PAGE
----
Efforts should also be made, under the accelerator, to tackle greenhouse gases other than CO2 from energy – with a particular spotlight on methane. Our full story on what is included is here.

COP28 President Dr Sultan Al Jaber said: “The world will break down if we don’t fix the energies we use today. The world will break down if we don’t mitigate the emissions on a gigaton scale. And the world can potentially break down if we don’t rapidly transition to zero-carbon alternatives.”

New oil and gas pledge ‘excludes the main problem’

The UAE’s push to expand oil and gas has been a hot point of contention ever since the nation was confirmed as COP host. It will doubtless be a hard road ahead for nations which want to see a final text committing the world to a fossil fuel phase-out.

Today saw 50 companies representing some 40% of global oil production signing a new Oil and Gas Decarbonisation Charter. Its requirements include ending routine flaring by 2030 and reaching net-zero operational emissions by 2050.

Immediately, NGOs questioned why the Charter makes no mention of Scope 3 (indirect) emissions, which account for more than 90% of the sector’s total climate footprint. There were also questions about whether the signatories really will invest in renewables and alternative energies; the IEA recently revealed that just 1% of annual global clean energy investment is made by oil and gas majors.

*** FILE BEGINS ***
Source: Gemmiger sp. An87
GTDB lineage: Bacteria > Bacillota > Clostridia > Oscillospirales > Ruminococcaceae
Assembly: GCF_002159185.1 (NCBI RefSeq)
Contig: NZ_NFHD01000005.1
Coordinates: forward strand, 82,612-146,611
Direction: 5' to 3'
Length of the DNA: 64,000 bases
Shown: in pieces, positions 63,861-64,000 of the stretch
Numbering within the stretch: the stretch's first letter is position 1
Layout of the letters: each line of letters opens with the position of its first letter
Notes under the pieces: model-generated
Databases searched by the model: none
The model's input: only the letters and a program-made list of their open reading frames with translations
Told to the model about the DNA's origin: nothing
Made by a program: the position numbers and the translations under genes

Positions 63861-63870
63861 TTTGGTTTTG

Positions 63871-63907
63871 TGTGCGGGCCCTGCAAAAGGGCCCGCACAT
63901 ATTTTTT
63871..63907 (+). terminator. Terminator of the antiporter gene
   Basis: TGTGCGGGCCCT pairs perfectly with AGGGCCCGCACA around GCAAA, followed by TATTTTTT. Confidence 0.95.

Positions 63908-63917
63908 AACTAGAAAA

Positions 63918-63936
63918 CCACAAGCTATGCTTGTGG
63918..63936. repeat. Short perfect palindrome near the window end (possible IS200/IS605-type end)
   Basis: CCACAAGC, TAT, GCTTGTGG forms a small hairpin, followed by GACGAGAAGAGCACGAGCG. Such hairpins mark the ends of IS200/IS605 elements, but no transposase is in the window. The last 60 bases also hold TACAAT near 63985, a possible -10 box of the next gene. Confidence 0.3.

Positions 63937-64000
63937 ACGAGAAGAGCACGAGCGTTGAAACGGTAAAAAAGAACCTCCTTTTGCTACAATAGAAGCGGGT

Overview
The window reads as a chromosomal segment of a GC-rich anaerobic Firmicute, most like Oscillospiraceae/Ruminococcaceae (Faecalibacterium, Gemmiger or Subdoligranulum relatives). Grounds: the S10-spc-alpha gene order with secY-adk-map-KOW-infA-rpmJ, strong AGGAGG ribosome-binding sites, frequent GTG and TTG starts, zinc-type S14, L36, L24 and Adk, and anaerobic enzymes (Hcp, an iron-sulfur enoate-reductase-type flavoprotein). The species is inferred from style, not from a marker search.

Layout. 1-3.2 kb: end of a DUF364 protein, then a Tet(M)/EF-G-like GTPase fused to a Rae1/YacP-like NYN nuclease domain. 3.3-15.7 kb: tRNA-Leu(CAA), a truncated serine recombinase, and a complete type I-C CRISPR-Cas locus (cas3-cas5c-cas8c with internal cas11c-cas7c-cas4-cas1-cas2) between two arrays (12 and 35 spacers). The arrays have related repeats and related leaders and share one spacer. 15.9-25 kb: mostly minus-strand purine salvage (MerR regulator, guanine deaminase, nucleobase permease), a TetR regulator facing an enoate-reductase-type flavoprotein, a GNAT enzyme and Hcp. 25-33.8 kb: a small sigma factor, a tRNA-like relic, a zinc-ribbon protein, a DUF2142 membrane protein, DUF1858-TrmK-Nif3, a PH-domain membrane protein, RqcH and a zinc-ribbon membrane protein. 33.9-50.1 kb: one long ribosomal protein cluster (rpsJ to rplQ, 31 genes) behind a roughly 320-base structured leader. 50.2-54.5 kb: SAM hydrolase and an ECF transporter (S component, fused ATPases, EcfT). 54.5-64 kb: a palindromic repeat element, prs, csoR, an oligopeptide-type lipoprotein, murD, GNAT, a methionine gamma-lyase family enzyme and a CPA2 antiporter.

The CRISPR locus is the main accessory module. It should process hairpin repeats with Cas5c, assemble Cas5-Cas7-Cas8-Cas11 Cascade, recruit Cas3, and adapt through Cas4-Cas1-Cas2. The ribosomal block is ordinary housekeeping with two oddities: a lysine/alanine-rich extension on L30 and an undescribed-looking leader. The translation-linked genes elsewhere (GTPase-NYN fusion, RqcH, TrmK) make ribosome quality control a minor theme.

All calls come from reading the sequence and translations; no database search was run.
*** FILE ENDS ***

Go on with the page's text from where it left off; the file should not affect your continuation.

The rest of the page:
CARE Climate Justice Centre’s global policy lead Sven Harmeling said:  “Investment in renewable energy cannot be an excuse to prolong the use of fossil fuels.

“There are promising signs of progress at this COP but it is now critical to reach a formal agreement within the COP28 text that will bind countries to make good on their promises to phase-out fossil fuels and invest in renewables.”

The WRI’s global climate programme director Melanie Robinson added:“This charter is proof that voluntary commitments from the oil and gas industry will never foster the level of ambition necessary to tackle the climate crisis. We can’t meet our climate goals unless governments set policies that rapidly and equitably transition our economy away from fossil fuels.”

More than 120 countries back UAE Climate and Health Declaration


Image: UNFCCC Flickr / Christophe Viseux

One of the major stories from today was that the COP28 Presidency, in partnership with the World Health Organization and UAE Ministry of Health and Prevention, unveiled the COP28 UAE Declaration on Climate and Health.

The Declaration was signed by 123 countries and aims to accelerate actions to protect people’s health from growing climate impacts. It comes ahead of a health-themed agenda day on Sunday (3 December).

The Declaration was developed with the support of a number of ‘country champions’ including Brazil, Malawi, the UK, the US, the Netherlands, Kenya, Fiji, India, Egypt, Sierra Leone, and Germany.

“The impacts of climate change are already at our door. They have become one of the greatest threats to human health in the 21st century. Governments have now rightly recognized health as a crucial element of climate action” said COP28 President Dr Sultan Al Jaber. “The Declaration sends a strong signal that we must reduce global emissions and work together to strengthen our health systems”.